The Purpose of The Constitution

The purpose of the Constitution was set forth by the Founders when they wrote the Preamble, the establishment clause  of the Constitution. The Preamble laid out the reason they agreed to “ordain and establish this Constitution for the United States of America”. There is no other document, “done in Convention by the Unanimous Consent of the States present “, or signed by the Delegates, which explicitly states the purpose and intent of the Constitution. Therefore, there can be no other document or subjective opinion on which the meaning of the Constitution should be based.

The first draft of the Preamble was based upon a confederation of the states. But, over six weeks of debate, it evolved from a nation of states to a nation of people, hence the opening, “We the People of the United States”.

From that opening, the Founders explained exactly why they formed the Constitution and the context in which every Article was to be interpreted. So, when we interpret an Article of the Constitution, or Amendment, or propose a new Amendment or law, we must do so in the context of the Founders’ intent:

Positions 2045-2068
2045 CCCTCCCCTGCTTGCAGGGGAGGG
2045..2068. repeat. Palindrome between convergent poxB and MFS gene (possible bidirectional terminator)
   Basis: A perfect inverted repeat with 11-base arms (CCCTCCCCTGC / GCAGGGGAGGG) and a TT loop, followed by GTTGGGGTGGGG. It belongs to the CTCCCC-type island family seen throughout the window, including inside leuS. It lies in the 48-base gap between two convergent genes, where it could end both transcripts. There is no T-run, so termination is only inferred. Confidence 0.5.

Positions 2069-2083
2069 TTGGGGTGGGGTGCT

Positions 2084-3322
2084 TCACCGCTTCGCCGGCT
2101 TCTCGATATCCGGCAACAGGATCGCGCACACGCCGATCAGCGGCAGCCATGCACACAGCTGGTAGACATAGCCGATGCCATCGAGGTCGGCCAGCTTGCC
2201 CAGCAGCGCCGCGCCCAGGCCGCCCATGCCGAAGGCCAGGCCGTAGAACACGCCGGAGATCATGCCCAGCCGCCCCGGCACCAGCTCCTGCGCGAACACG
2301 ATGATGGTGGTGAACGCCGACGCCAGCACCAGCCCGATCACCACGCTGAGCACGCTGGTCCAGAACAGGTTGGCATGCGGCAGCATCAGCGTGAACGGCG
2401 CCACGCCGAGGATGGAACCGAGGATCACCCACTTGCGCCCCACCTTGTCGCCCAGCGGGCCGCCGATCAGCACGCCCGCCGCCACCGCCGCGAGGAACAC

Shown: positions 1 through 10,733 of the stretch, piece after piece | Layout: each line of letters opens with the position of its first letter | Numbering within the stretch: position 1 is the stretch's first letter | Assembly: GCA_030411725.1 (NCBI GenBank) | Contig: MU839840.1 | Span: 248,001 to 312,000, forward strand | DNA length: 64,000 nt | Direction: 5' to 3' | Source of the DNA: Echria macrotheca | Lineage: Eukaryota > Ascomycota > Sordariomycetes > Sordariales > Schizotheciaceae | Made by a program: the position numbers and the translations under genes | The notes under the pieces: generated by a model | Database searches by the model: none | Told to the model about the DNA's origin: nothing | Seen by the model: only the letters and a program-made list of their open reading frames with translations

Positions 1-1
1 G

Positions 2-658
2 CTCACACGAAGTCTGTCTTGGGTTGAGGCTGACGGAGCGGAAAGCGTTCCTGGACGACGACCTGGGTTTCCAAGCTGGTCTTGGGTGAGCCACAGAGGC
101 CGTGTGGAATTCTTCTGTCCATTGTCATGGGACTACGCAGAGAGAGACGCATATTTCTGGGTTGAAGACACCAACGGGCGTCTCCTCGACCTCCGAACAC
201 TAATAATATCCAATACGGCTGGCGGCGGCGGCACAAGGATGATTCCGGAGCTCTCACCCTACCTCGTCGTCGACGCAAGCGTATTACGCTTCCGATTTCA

“We the People of the United States, in Order to form a more perfect Union, establish Justice, insure domestic Tranquility, provide for the common defence, promote the general Welfare, and secure the Blessings of Liberty to ourselves and our Posterity do hereby ordain and establish this Constitution for the United States of America.”

If Congress establishes a new law, we must ask how it fulfills the stated purpose of the Preamble.  If that law does not “form a more perfect Union, establish Justice, insure domestic Tranquility, provide for the common defence, promote the general Welfare, and secure the Blessings of Liberty to ourselves and our Posterity.”, then it should be ruled unconstitutional.

 

 

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